Adrienne Wilder: I hope it doesn’t have to be real. The erotic parts of my story aren’t. In fact, they’re completely beyond the realm of real. My goal, when I write, when I open my world and bring the reader in, is to I do it in a way that makes them want to believe. More than that, makes them want to go and live there.
And if the story isn’t “realistic”—limited by what we “know” to be real—then your story ideas have no boundaries or limits.
MM: Who are the authors that you look up to?
Adrienne Wilder:: Anne McCaffrey, Stephen King, Dean Koontz, J. R. Ward, Z.A. Maxfield, Kim Dare, Jordan Castillo Price, Cat Kane, Willa Okati, and many, many more.
MM: What are you working on now?
Adrienne Wilder: Currently, I have three more City of Dragons:Gray Zone novels in the works, and the second book to the original series, Blood Bonds, is currently in edits. The second half of the Darwin’s Theory serialized story/novella series is on book two.
MM: When creating your characters, do you have models in mind or are they totally fictional?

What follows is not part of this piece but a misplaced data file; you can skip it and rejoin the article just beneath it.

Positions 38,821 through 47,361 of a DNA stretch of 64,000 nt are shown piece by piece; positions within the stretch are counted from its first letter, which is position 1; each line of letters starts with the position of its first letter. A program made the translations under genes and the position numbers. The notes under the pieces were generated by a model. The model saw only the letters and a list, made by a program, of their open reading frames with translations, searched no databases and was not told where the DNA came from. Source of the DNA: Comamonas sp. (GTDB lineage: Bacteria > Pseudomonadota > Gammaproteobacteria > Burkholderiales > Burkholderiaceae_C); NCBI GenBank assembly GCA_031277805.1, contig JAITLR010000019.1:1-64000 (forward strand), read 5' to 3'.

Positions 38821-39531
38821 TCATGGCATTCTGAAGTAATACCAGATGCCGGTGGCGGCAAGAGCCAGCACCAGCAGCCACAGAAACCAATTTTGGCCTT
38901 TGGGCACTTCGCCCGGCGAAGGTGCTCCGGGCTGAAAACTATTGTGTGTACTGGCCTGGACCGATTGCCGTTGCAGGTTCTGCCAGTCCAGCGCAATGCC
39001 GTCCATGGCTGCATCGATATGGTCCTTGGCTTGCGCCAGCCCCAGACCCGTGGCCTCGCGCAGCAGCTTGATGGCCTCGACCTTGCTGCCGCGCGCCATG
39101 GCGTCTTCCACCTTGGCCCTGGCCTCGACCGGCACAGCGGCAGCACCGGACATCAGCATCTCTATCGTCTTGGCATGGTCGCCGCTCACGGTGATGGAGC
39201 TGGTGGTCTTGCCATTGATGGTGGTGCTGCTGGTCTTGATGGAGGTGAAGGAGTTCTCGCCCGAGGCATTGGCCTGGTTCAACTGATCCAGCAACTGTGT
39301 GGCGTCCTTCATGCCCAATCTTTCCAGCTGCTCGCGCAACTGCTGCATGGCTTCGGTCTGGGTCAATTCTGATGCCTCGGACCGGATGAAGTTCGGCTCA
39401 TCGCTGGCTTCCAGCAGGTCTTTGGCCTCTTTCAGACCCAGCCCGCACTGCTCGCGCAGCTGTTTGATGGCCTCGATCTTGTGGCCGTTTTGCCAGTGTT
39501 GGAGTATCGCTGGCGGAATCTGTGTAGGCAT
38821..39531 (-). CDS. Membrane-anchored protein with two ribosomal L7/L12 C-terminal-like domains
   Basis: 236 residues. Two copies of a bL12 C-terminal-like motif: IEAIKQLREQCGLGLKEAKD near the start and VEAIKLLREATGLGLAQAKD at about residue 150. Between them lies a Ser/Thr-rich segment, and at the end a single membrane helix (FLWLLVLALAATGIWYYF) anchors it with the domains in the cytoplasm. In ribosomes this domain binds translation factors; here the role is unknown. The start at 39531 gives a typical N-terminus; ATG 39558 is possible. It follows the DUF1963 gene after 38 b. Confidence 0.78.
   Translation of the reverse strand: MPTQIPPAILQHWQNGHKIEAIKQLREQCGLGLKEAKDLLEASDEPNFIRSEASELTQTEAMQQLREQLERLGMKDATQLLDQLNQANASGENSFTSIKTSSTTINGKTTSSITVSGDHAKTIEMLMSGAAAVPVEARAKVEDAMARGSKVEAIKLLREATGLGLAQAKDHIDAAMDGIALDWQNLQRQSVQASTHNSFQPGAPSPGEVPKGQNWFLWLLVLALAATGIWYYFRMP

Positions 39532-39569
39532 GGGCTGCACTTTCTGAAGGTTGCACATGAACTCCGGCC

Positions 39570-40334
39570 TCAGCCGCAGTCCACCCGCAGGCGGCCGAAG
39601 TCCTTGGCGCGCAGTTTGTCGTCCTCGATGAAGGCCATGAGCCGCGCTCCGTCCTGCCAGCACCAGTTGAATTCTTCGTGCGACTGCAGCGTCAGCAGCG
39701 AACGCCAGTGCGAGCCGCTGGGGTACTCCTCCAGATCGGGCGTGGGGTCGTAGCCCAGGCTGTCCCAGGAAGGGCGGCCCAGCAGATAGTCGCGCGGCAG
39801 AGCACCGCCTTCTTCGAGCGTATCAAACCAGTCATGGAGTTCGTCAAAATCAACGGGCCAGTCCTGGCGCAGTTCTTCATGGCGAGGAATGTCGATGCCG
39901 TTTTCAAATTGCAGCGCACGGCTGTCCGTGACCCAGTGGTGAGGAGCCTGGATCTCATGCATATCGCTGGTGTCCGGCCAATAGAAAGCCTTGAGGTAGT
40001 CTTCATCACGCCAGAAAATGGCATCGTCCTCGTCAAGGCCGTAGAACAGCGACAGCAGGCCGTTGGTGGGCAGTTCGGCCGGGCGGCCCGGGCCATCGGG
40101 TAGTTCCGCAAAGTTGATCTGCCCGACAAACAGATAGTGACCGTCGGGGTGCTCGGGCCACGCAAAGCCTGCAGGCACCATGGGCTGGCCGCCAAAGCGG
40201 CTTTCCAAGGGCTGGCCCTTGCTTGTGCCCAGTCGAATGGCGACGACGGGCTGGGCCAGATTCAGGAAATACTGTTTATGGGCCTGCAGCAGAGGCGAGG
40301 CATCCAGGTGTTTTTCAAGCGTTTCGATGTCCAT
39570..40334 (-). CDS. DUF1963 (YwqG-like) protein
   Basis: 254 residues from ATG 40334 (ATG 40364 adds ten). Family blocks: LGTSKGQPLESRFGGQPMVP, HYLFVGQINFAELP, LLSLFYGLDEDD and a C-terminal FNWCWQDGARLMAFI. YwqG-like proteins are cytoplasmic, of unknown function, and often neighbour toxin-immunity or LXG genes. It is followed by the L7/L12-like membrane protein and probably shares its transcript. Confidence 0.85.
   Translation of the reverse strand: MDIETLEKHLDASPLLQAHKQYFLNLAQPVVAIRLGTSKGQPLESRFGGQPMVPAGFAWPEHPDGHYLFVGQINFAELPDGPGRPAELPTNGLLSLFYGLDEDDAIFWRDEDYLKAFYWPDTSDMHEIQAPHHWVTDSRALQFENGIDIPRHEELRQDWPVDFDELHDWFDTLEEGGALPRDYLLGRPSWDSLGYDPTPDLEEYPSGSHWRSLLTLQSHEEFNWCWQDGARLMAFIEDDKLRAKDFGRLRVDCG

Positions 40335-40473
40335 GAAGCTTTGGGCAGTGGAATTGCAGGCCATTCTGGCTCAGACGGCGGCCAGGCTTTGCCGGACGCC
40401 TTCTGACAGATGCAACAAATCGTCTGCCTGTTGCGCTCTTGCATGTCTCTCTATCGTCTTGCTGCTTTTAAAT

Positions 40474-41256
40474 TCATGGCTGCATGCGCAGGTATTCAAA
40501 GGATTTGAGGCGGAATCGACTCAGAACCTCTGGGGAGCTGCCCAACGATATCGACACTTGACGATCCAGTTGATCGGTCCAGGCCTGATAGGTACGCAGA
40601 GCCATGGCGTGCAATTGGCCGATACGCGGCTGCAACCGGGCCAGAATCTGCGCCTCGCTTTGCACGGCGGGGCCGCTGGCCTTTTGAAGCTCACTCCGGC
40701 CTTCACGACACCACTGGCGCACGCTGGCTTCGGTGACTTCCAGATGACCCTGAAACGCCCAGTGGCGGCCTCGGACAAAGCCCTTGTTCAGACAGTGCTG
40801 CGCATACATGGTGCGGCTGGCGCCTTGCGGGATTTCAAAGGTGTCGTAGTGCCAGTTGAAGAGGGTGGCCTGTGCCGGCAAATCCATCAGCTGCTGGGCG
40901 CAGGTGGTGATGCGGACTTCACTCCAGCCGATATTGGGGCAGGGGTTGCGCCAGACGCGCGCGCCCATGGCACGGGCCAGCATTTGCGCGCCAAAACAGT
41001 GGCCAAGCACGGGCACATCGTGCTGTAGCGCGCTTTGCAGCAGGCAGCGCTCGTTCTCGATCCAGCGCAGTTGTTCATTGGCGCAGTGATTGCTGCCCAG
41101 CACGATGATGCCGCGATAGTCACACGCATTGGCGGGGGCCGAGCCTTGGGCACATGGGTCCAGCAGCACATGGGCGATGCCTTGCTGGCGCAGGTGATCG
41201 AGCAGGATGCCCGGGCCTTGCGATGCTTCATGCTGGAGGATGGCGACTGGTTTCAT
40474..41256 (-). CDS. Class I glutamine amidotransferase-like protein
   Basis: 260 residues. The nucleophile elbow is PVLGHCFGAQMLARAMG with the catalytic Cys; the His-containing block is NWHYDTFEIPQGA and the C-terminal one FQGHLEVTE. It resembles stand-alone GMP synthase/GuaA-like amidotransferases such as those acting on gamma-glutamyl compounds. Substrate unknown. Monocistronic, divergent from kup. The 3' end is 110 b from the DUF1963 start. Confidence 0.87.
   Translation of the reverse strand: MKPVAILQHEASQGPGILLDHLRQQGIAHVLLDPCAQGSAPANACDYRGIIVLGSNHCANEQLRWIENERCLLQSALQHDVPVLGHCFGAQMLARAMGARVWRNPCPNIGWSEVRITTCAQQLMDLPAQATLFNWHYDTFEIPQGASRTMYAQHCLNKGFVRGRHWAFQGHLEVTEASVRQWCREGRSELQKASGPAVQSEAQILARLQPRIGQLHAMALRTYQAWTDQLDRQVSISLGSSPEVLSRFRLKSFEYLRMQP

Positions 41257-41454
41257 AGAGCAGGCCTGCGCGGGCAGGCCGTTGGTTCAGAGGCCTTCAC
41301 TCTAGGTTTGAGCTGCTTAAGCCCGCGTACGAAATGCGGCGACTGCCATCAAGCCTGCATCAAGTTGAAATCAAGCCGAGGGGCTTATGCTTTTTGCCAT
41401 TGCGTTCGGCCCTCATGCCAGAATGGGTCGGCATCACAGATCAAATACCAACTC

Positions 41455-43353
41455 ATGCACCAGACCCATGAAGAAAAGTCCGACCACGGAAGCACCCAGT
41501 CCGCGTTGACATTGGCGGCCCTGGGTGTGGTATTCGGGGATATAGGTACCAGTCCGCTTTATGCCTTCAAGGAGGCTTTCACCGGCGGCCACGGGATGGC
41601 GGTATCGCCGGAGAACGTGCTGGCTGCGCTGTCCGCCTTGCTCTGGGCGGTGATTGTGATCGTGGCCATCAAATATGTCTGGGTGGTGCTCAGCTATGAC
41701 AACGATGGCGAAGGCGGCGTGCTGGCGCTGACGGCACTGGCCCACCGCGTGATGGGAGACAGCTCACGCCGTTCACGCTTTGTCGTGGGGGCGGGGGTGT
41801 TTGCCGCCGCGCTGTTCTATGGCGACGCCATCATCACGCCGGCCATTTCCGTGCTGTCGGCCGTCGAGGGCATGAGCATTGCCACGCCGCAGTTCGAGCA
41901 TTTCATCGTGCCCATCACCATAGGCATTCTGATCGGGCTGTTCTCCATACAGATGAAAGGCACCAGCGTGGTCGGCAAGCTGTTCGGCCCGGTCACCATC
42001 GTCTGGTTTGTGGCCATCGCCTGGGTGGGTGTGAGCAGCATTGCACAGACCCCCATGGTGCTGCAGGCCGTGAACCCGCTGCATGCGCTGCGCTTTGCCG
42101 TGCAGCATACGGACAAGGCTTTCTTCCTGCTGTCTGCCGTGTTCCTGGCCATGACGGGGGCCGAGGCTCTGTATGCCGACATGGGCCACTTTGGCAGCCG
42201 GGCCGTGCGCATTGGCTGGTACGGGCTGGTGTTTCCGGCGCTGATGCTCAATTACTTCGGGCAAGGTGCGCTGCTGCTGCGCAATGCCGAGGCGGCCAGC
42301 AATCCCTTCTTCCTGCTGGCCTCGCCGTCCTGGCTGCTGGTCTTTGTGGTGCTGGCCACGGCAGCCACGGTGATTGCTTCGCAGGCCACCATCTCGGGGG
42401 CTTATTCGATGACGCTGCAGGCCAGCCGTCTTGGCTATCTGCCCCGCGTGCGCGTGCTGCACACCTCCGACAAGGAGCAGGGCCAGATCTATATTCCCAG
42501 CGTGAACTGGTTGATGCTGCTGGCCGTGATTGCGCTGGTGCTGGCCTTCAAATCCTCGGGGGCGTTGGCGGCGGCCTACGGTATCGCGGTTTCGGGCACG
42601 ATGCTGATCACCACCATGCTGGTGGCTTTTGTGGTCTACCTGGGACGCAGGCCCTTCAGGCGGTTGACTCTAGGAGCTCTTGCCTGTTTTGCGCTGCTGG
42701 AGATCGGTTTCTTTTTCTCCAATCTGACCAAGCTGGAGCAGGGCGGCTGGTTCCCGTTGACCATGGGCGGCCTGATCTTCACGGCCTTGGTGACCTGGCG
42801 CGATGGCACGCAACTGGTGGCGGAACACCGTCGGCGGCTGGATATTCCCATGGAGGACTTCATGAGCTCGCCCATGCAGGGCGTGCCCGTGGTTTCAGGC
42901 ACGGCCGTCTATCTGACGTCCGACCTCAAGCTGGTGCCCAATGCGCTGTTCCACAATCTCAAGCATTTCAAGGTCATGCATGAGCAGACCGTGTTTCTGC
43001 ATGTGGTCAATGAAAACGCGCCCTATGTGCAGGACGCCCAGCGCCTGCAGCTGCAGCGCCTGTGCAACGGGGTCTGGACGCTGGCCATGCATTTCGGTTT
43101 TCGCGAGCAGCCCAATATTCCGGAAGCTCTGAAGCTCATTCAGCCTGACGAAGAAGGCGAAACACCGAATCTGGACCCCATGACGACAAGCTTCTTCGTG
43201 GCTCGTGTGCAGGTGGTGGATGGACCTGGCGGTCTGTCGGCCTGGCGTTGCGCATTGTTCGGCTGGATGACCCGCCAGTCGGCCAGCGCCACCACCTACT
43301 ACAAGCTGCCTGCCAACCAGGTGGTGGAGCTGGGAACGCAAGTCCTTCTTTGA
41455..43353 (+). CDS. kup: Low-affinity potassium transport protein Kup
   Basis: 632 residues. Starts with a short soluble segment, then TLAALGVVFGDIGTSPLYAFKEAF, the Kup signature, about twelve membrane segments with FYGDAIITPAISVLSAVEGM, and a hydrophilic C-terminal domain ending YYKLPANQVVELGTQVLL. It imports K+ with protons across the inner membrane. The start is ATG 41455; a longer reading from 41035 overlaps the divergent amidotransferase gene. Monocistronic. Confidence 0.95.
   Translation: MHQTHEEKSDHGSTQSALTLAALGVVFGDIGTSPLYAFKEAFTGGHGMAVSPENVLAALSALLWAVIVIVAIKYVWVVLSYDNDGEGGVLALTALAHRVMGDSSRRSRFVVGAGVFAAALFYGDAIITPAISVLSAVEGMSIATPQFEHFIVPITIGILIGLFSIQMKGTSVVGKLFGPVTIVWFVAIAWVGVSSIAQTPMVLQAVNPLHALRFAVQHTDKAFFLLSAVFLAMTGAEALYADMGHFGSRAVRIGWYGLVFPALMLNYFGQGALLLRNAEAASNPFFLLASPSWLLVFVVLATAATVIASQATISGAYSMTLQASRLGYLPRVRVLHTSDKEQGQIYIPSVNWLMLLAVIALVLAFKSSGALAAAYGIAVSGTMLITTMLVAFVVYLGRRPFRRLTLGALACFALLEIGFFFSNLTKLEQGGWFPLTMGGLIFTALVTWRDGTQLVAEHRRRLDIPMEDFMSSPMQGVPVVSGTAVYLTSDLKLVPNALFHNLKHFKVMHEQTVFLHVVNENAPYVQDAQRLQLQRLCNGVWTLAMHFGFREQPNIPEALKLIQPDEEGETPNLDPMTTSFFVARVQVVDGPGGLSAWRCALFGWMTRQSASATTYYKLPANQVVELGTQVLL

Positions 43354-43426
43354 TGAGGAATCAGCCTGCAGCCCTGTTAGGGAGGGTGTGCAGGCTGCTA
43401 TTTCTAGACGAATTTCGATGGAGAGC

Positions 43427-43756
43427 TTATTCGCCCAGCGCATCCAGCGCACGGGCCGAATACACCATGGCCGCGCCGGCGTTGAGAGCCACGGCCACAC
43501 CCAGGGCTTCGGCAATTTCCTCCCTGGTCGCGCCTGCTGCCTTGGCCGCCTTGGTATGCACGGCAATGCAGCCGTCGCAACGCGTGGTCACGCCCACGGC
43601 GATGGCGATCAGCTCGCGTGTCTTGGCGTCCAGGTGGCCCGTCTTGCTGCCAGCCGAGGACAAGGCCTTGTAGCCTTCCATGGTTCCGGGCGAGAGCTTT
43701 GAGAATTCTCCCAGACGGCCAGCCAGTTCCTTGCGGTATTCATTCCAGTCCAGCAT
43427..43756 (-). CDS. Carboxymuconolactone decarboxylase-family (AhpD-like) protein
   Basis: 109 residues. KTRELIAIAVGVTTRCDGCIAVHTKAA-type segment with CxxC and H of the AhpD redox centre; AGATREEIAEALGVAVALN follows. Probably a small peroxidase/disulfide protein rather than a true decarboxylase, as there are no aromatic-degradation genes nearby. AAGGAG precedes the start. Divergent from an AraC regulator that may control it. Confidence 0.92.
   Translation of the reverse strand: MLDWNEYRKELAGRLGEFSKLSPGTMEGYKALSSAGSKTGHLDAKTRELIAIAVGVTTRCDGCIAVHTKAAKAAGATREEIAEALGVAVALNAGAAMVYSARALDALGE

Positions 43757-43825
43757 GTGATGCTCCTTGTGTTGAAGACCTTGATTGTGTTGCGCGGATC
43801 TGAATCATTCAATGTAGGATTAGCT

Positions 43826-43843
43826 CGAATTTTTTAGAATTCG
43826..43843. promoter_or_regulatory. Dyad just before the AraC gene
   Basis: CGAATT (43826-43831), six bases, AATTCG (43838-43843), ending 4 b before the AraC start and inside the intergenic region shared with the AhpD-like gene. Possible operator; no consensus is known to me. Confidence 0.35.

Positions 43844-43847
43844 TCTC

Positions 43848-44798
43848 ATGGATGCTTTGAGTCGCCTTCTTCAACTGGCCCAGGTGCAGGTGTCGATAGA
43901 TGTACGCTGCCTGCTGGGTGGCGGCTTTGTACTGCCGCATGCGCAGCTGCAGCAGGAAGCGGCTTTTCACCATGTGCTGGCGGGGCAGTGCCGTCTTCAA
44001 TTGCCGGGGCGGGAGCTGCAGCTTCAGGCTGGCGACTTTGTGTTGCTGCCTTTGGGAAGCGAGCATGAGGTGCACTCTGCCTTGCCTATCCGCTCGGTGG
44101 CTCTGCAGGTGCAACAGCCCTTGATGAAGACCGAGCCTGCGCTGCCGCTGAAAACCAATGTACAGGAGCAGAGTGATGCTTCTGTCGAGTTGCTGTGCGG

Adrienne Wilder: Fictional. Although, sometimes I draw my characters to make them more real to me.
MM: As an M/M writer, do you feel that the trend is changing where it is becoming more mainstream?
Adrienne Wilder: Well, here is my dilemma with that question. I don’t see myself as an M/M writer. I see myself as a writer of urban fantasy whose stories just happen to have M/M elements. I think if people really and truly want M/M relationships to be accepted in “mainstream” we need to quit drawing attention and categorizing it as M/M rather than contemporary, science fiction, fantasy, etc. In fact, we need to do just the opposite. Write the genre then let your characters be who they want to be. I’m of the belief if we write a story that’s compelling enough readers are going to be too involved to really care about sexual orientation.